But they first want to get elections out of the way, and the parties that don't think Tlakula should step down just yet agree with their reasoning.

"We remain of the viewpoint that [advocate] Tlakula, in the interest of free, fair and stable elections, should be allowed to stay at the helm of the IEC for now," said the IFP. 

Other sources in the PLC agreed.

"I think what is happening was a bit of posturing, particularly by the smaller parties who are trying to make capital of the position the chairperson finds herself in," said one. "If there was a determination that corruption had taken place we would be first in line to say action must be taken immediately but neither the public protector's report nor the audit determined corruption was involved here."

'Cry sour'
The representative said the clamour for Tlakula's resignation was a political ploy on the part of small parties. "It allows them to disclaim very poor results when the poor results arrive."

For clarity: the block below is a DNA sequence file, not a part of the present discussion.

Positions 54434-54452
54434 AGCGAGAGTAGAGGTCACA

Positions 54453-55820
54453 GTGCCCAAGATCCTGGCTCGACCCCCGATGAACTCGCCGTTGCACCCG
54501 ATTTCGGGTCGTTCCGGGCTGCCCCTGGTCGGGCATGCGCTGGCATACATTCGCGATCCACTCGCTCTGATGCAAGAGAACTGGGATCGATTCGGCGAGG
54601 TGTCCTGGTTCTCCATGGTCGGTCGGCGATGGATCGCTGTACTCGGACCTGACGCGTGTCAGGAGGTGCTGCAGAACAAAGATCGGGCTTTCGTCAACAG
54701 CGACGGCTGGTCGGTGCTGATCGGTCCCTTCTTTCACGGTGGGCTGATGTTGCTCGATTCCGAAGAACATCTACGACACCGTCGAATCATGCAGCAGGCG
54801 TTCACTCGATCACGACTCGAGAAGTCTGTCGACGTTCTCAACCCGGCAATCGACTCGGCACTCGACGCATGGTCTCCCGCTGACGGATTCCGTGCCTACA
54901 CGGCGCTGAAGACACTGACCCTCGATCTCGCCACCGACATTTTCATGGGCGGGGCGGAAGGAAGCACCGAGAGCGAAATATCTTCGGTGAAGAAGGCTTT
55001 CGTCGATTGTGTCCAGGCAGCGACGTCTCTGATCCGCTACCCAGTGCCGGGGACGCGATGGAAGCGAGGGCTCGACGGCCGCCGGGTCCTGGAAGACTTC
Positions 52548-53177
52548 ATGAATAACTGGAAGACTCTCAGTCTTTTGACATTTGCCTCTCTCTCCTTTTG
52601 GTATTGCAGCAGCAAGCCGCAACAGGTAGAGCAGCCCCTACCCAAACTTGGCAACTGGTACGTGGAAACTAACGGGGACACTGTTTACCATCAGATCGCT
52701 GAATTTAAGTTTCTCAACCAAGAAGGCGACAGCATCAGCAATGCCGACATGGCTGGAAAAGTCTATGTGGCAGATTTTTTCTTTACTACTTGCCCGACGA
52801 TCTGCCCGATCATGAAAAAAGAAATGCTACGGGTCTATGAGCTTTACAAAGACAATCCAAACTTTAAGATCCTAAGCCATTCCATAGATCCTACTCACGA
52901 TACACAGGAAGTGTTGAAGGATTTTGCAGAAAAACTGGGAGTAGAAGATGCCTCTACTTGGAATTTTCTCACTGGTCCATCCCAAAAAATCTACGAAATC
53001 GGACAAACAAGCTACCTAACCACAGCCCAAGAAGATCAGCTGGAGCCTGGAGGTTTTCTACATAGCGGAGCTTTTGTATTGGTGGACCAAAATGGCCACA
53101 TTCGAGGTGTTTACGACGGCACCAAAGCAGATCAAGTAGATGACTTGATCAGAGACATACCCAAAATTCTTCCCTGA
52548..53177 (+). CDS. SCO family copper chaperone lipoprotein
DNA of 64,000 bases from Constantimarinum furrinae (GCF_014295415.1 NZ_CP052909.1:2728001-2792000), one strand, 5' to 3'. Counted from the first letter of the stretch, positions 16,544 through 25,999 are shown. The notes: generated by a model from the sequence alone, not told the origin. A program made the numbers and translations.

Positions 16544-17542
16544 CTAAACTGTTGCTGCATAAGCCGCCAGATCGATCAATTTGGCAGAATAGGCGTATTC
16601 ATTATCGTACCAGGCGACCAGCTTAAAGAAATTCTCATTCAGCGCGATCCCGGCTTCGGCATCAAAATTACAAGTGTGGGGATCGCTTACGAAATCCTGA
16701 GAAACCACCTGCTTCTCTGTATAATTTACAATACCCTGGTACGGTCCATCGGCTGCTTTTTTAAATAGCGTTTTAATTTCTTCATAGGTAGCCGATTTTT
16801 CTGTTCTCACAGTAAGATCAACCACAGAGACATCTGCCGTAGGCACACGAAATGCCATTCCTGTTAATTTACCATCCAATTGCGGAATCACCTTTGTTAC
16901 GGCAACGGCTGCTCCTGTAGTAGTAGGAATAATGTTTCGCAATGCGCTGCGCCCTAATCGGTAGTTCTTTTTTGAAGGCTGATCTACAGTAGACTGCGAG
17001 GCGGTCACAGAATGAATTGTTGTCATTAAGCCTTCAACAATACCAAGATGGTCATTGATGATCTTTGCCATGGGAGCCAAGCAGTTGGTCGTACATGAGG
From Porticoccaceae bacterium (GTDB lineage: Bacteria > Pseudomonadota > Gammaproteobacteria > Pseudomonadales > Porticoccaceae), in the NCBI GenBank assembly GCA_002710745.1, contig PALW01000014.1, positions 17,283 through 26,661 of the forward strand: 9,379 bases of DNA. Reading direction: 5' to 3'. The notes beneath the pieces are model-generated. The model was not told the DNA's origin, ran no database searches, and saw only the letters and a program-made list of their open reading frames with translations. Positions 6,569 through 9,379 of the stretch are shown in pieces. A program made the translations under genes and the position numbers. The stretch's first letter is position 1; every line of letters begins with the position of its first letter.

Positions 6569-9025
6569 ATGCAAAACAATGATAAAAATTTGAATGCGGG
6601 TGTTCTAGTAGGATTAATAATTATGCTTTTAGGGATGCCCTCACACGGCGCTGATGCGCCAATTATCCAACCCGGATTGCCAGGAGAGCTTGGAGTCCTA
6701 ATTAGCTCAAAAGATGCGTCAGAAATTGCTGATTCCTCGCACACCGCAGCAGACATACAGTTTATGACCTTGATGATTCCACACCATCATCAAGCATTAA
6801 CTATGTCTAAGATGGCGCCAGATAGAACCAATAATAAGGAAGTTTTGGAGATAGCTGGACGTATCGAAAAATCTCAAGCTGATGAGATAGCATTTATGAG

The EFF are gunning for a big chunk of the votes and have repeatedly stated they are running to win the elections. However they are unlikely to get more than 10% of the vote according to analysts. 

"He's taking out forward cover for a result that is going to be less than he is expecting," said the representative. Friedman agreed, saying the EFF "is almost certain to cry sour at the end of these elections. It's been saying it'll control nine provinces but will end with 3% to 4% of the vote."

The UDM and ACDP's support too has been steadily declining in Parliament over the years. 

Another major party representative at the PLC agreed that the calls for Tlakula's resignation were in the interest of survival. "They're creating a climate where you can't trust the IEC, you can't trust the process," they said, after detailing several moot questions raised by the smaller and new parties that revealed their ignorance about election issues.